In the past Trotter has championed the Maori Party but now, on the basis of the party’s potential to privatise in conjunction with National, he’s much less keen. Trotter instead uses his arguments about the potential political fit between the Maori and National parties as yet another reason to support the Labour Party and thereby starve off a further rightwing revolution. He says if the F&S Act is repealed, thus granting Maori some customary rights in terms of beaches, it could have a much greater flow on affect: ‘if they have a customary right to New Zealand's beaches, then why not its rivers, estuaries, swamps, lakes, forests and everything else?’
Essentially the Maori Party could play a distinctly conservative role in politics. As I’ve written in another post - Once were radicals - far from being ‘dangerous radicals’, as some in the media and politics were initially inclined to describe Turia and colleagues, the Maori Party have proved extremely conservative and amenable to incorporation into the elite. Turia has been a guest speaker at an Act party conference. She has even described the Maori Party views on welfare as being similar to Act’s. She has also said that her political aims are to stop allowing the state to take over their lives, and that ‘This so-called welfare state has not done us any favours’.
Turia justifies a possible coalition with National with the statement that ‘if you look at the history of the National Party, because of their free-market, private-enterprise philosophy, they have actually allowed Maori people to participate and take back some control…. Kohanga reo, kura kaupapa, wananga, Maori health providers and Maori social service providers were Maori initiatives, but all came out under National governments.’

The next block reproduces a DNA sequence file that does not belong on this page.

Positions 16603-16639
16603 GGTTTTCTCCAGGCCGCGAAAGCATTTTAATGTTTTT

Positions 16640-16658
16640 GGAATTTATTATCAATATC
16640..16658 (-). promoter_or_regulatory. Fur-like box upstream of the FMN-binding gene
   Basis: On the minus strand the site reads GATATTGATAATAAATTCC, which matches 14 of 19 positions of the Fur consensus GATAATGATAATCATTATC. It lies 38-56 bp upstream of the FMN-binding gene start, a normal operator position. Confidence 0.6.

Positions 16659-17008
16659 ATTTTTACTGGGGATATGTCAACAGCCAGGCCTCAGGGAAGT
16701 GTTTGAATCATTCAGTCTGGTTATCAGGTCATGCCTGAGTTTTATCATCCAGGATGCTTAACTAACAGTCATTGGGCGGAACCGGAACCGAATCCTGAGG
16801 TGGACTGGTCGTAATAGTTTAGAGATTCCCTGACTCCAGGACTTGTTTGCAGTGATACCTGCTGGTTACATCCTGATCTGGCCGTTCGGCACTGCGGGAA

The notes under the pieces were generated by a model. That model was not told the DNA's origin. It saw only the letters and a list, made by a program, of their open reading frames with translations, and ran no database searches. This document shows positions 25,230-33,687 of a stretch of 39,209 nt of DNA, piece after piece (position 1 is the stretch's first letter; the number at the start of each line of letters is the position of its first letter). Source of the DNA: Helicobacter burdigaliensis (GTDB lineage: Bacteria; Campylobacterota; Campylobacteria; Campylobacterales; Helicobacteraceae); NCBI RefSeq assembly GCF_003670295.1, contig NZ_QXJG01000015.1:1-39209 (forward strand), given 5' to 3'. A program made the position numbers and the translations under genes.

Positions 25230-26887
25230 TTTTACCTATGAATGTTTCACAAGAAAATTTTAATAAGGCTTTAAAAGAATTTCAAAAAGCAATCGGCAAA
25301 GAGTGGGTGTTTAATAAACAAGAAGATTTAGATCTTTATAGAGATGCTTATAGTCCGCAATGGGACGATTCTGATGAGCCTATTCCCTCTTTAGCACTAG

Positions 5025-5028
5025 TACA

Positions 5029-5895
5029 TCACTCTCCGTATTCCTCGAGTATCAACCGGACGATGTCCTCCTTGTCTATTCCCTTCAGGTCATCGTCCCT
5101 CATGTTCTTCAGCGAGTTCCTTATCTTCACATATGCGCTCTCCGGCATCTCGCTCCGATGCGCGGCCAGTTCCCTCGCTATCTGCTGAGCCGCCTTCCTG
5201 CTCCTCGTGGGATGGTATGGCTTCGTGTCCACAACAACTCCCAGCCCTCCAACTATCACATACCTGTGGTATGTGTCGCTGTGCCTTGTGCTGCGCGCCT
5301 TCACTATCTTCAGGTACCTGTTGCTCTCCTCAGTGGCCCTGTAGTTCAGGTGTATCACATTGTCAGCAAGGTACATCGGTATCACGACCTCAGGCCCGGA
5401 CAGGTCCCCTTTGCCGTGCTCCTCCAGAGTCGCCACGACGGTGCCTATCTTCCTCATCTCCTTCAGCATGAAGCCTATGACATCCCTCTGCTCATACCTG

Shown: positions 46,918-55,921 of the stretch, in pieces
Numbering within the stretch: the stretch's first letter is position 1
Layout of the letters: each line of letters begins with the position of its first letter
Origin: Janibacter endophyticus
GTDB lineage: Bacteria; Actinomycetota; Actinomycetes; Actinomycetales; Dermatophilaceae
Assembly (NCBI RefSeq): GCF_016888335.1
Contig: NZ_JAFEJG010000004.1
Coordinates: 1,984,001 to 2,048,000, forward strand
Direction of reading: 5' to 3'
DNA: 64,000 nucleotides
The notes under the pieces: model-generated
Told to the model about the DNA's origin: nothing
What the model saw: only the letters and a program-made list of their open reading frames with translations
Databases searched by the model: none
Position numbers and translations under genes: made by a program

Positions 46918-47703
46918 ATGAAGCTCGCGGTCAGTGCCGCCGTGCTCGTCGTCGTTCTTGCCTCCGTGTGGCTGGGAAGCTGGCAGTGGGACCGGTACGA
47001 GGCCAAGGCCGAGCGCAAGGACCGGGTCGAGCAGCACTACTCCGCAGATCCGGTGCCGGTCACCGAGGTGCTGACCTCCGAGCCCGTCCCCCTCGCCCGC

In fact it’s interesting that the NBR’s Young and Thomas say that the Maori Party’s parliamentary record even shows that ‘the party's case-by-case voting decisions see them agreeing with National slightly more than Labour’.
A study of the Maori Party’s political character should also indicate that their strong nationalism sometimes gives the party a similar conservative and rightwing nature to that of National. Although the Maori Party’s nationalism is specifically a Maori nationalism, it is a nationalism nonetheless. And it’s a nationalism increasingly based on a cross-class basis – especially since there is now a clear Maori middle class and Maori capitalists (which of course 50 years ago didn’t really exist). The Maori Party has consciously decided to be a party for all Maori, rather than those who are poor or struggling. It has therefore decided not to be a leftwing party of the working class. Co-leader Pita Shaples has clearly stated that ‘Our philosophies cater to the rich, the poor, to everyone’. And he’s been positive about the business backing the party has received.